The Minister for Information and Culture, Alhaji Lai Muhammed, has said that the Nigerian government is still studying the London High Court judgment that absolved JP Morgan in the civil suit filed against the bank on the purchase by Shell and Eni of the offshore OPL 245 oilfield in Nigeria.
The minister said this on Wednesday while briefing journalists on Wednesday after the Federal Executive council meeting presided over by President Muhammadu Buhari at the presidential Villa, Abuja.
According to Lai, he said the government’s lawyers will study the ruling and decide whether to appeal or not.
The judgment delivered Tuesday by Judge Sara Cockerill posited that the Nigerian government could not show that it had been defrauded as it claimed.
The judgment means that the Nigerian government has lost $1.7billion in claims against JP Morgan Chase Bank over the transfer of proceeds from the sale of OPL 245 in 2011.
Lawyers to the Nigerian government had contended that the contract awarded to former Petroleum Minister Dan Etete, to explore the deep waters off the Gulf of Guinea was corrupt, alleging that the bank “ought to have known” that there was corruption and fraud in the transaction which saw Malabu sell its 100 per cent in OPL 245 to Shell and ENI for $1.1 billion.”
They had argued that JP Morgan Chase Bank ignored “glaring” red flags, including “overwhelming” evidence of fraud and stark warnings from its own compliance staff when it authorised the payments.
SaharaReporters had on Tuesday reported that the Nigerian government lost $1.7billion claims against JP Morgan Chase Bank over the transfer of proceeds from the sale of OPL 245 in 2011.
The government had sued JP Morgan on the grounds of “Quincecare duty”, alleging that the bank “ought to have known” that there was corruption and fraud in the transaction which saw Malabu sell its 100 per cent in OPL 245 to Shell and ENI for $1.1 billion.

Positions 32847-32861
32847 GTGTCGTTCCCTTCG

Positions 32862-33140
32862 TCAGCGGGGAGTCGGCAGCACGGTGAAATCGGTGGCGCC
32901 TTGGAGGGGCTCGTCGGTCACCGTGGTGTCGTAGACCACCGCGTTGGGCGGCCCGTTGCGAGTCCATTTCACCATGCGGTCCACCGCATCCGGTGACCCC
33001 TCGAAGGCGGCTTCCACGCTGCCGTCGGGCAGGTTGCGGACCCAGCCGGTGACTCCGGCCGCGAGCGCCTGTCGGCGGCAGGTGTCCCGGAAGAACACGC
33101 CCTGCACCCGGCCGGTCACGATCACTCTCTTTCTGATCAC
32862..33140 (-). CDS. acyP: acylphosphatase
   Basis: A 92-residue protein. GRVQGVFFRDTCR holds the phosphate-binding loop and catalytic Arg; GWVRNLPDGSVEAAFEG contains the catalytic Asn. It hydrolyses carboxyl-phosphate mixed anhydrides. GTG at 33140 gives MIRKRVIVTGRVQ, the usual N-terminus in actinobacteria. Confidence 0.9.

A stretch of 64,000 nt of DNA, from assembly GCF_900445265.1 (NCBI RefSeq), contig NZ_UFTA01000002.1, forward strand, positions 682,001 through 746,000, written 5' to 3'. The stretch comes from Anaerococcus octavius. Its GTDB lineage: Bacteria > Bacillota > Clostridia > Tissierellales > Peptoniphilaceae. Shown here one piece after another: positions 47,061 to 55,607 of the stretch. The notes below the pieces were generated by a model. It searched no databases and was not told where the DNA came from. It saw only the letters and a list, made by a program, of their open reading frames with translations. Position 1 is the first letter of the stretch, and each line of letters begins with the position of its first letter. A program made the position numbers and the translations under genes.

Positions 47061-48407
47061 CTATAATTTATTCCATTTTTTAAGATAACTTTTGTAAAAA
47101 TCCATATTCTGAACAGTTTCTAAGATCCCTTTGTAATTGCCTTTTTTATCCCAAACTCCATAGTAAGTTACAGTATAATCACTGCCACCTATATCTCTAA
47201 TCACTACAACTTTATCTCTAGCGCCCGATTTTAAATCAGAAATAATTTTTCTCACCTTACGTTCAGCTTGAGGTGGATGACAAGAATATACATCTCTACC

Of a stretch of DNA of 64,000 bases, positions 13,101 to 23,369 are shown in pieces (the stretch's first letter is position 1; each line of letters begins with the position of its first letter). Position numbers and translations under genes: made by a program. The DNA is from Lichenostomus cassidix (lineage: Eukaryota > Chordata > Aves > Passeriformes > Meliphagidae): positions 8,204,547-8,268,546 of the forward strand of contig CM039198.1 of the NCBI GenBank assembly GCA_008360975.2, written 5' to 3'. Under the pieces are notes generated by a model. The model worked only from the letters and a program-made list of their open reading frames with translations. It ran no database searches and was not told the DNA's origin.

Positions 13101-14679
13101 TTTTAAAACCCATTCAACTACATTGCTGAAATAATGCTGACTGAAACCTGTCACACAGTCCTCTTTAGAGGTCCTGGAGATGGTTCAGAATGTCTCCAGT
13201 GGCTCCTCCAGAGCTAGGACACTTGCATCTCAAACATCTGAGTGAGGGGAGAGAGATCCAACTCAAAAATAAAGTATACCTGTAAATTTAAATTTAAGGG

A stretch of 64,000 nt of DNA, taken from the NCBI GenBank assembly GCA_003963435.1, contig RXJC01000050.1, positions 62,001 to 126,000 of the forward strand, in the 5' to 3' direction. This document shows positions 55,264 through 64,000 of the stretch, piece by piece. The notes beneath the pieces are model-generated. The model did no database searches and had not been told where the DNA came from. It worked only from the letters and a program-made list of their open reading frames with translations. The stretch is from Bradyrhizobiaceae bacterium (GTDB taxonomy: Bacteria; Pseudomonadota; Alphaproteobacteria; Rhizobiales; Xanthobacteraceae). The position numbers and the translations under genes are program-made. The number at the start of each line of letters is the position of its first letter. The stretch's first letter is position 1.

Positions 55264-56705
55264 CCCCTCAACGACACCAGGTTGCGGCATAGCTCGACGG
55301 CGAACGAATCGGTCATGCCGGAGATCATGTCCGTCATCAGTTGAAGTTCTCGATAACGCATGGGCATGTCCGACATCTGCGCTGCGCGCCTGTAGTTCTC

The Malabu scandal involved the transfer of about $1.1 billion through the Nigerian government to accounts controlled by a former Nigerian Petroleum Minister, Dan Etete.
From accounts controlled by Etete, about half the money ($520 million) went to accounts of companies controlled by Aliyu Abubakar, popularly known in Nigeria as the owner of AA oil.
Anti-corruption investigators and activists suspect he fronted for top officials of the Goodluck Jonathan administration as well of officials of Shell and ENI.
The transaction was authorised in 2011 by ex-president Jonathan through some of his cabinet ministers and the money was payment for OPL 245, one of Nigeria’s richest oil blocks.
The oil resources of the OPL 245 license have remained undeveloped since the controversies began.
In the judgement delivered on Tuesday, the Business and Property Courts of England and Wales Commercial Court said there was no proof that Nigeria was defrauded in the deal.
Judge Sara Cockerill had said that by the time of the 2013 payments, the bank was on notice of a risk of fraud.
“There was a risk – but it was, on the evidence, no more than a possibility based on a slim foundation.
“The Federal Republic of Nigeria is naturally disappointed by the outcome of the judgment and will be reviewing it carefully before considering next steps. The FRN will continue its fight against fraud and corruption and to work to recover funds for the people of Nigeria.
“This judgment reflects our commitment to acting with high professional standards in every country we operate in, and how we are prepared to robustly defend our actions and reputation when they are called into question,” JPMorgan said in a statement.
The Nigerian government had earlier argued that there were enough “red flags” for JP Morgan to have halted the transfers.
However, the bank rejected Nigeria’s claims, maintaining that all due processes were followed and money laundering checks were done, arguing that allegations of fraud only came up after a new government took over in Nigeria.